This peculiarity which we find in some parts exhibited in such a marked degree and so evidently demonstrable, becomes less and less apparent, the more lowly the organization of the part, and our criteria are least to be depended upon in the case of the class of connective tissues; for we are, indeed, really frequently much puzzled to decide whether a part composed of one of them is still alive or has already perished.

If now we proceed with our analysis of what is to be included in the notion of excitability, we at once discover, that the different actions which can be provoked by the influence of any external agency, are essentially of three kinds; and I consider it of great importance that you should pay particular attention to this point, as it will greatly assist you in the classification of pathological conditions, and because it is not wont to be set forth with particular distinctness.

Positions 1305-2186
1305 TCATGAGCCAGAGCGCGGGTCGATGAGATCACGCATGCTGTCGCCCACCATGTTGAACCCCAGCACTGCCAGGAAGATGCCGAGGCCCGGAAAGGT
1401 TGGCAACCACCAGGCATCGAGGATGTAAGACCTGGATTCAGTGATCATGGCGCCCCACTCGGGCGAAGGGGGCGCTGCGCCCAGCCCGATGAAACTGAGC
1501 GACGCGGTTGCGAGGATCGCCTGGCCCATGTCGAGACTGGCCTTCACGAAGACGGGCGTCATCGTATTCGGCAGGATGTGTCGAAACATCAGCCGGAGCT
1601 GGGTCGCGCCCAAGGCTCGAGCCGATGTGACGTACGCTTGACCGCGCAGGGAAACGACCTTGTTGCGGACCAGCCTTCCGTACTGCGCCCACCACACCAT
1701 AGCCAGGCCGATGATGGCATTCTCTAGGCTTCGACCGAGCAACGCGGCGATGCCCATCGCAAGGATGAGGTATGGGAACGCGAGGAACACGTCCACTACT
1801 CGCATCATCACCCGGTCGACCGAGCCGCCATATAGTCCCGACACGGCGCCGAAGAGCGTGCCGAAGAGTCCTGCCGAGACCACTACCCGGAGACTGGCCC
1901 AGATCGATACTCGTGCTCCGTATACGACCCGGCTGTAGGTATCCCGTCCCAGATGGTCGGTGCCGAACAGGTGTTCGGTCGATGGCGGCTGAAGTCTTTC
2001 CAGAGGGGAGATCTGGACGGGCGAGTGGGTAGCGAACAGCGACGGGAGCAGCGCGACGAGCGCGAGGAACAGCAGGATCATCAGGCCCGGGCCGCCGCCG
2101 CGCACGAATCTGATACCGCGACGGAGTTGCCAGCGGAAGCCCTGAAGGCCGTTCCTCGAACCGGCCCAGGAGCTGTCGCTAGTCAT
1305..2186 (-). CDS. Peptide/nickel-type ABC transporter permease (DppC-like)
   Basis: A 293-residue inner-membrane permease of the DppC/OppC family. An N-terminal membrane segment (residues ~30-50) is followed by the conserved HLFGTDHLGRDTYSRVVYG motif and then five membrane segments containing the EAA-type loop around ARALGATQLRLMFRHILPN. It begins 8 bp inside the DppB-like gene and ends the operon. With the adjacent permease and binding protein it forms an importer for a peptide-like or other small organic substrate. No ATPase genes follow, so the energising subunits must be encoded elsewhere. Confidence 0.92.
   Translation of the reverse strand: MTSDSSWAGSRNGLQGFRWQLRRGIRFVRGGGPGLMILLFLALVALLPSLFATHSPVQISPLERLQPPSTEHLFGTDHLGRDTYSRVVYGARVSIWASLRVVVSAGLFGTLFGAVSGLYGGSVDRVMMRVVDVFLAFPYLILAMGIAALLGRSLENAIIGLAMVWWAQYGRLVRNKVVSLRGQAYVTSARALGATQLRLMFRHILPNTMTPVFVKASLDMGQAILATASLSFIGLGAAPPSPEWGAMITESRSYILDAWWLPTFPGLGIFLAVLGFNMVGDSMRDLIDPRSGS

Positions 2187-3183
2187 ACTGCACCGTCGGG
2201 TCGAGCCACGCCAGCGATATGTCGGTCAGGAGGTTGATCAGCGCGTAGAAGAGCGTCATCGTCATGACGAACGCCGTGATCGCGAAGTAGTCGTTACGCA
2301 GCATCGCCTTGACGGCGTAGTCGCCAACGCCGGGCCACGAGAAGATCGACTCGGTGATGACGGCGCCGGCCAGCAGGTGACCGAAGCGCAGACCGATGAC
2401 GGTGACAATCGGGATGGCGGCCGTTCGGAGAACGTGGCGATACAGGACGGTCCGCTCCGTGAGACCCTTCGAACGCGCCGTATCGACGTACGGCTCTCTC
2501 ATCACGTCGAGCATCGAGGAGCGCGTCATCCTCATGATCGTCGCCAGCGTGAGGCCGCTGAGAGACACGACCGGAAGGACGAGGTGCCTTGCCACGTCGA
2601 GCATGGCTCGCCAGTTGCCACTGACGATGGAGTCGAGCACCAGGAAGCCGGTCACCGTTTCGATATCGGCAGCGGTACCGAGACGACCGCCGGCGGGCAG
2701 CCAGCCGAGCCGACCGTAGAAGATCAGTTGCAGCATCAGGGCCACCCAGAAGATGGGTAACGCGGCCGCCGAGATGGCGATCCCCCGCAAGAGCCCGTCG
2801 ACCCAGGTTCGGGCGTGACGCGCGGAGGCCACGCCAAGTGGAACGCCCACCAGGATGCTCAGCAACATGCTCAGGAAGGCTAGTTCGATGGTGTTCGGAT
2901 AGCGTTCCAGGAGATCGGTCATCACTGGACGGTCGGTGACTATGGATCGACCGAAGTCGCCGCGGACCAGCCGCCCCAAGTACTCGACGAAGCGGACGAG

When, namely, a given action is called into play, we have to deal with a manifestation either of the function, the nutrition, or Conformation of a part. It certainly cannot be denied that at certain points the boundaries between these different processes disappear, and that between the nutritive and formative processes, and also between the functional and nutritive ones, there are transitional stages; still, when they are typically performed, there is a very marked difference between them; and the internal changes which the individual excited part undergoes, according as it only performs its functions, or is subjected to a special nutrition, or becomes the seat of special formative processes, exhibit considerable differences. The result of an excitation, or if you will, an irritation, may, according to circumstances, be either a merely functional process; or the effect may be that a more or less increased